Microsoft and Centaline develop blockchain real estate platform for Hong Kong
Hong Kong property agency Centaline developed a blockchain-based real estate platform with Microsoft and TFI Blockchain Technology (TFI). The platform, integrated with Centaline’s existing app, allows for immutably stored and digitally signed documents. The aim of having this platform is to digitalise the industry and provides convenience for property buyers.
The platform employs Microsoft’s Azure to host its blockchain solution and claims that 30% of its property sales currently have the paperwork digitized using blockchain technology whereas in other regions the figure is as high as 40%.
According to Serena Cheung, Director for One Commercial Partner and Small, Medium & Corporate Customers at Microsoft Hong Kong, Microsoft Azure has been providing end-to-end service support to Centaline.
She said the agility and security of Microsoft Azure’s cloud and blockchain technology enable corporate users to significantly reduce the time-to-market.
Microsoft will also work with Centaline in the deployment of data analytics and artificial intelligence to create new business opportunities during the second-hand property transaction and leasing process.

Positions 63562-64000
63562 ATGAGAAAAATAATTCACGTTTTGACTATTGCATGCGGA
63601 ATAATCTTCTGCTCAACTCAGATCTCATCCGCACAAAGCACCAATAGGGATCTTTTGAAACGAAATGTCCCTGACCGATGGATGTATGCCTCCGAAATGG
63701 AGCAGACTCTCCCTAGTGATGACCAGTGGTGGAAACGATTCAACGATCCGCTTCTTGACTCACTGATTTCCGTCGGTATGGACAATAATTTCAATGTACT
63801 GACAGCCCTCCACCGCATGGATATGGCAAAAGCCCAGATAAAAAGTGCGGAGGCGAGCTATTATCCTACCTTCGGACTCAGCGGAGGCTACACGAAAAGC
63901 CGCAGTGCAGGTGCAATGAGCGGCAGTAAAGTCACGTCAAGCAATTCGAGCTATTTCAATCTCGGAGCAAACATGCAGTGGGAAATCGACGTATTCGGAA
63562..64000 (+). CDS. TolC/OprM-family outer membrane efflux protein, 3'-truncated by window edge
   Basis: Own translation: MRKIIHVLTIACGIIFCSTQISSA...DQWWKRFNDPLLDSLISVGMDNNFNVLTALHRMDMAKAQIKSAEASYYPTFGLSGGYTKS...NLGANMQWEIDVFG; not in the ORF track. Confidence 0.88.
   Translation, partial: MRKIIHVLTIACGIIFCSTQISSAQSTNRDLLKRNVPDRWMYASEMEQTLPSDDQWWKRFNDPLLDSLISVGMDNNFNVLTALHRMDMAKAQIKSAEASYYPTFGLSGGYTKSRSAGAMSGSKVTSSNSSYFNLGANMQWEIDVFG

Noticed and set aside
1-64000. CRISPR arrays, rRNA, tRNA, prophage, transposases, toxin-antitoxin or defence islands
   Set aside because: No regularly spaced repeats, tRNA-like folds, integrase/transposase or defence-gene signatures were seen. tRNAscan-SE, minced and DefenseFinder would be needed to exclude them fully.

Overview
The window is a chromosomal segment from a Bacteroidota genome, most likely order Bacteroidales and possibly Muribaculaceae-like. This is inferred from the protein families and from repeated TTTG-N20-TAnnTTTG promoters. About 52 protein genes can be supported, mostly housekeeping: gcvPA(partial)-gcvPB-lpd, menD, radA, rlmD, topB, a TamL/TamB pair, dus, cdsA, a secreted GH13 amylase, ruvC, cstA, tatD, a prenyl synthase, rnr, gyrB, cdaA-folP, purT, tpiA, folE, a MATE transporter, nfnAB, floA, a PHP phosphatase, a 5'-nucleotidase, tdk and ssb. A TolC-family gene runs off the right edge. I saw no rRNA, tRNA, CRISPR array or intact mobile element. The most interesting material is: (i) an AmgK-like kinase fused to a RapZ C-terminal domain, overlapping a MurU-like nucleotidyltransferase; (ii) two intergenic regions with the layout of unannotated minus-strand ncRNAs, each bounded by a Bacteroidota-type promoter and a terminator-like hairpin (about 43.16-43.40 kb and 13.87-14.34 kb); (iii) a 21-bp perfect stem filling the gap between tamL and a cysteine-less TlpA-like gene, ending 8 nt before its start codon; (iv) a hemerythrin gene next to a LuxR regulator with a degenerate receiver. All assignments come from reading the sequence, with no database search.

There are two nodes, one controlled by Centaline and the other operated by TFI. However, there are plans to add legal firms and banks in early 2020 to handle verified documents.
By bringing these parties onboard, Pang said one of the potential applications for the platform is to automatically follow up on the status of the property transaction or leasing process, which will then notify the customers instantly via the mobile app.
On top of that, Centaline will also be able to enhance the after-sales service, such as providing legal service and mortgage plan referrals.
Chief Executive Officer of Centaline Data Technology Tomy Pang said that transactions for second-hand properties involve a long process and a long list of detailed forms. Prospective sellers and buyers have to sign various forms and handle stacks of paper brochures.
“Transfer of the paper documents is time and effort-consuming, and there can be disputes over discrepancies in pricing and property information due to handwriting errors,” he said.
With blockchain technology, documents are digitized and protected from tampering and the distributed ledger structure allows other parties involved in the process to verify and securely share the document and data, enhancing the efficiency of the process.
The Centaline property mobile app contains all the necessary forms and documents for buying, selling, renting, and listing can be processed and completed securely online, enabling customers to sign the forms digitally.
“We have customers all over the world – even some residing as far away as Canada – who are keen to buy properties in Hong Kong,” said Pang. “With blockchain, they no longer need to take a flight to Hong Kong to sign documents and can now do that securely on their mobile phones.”
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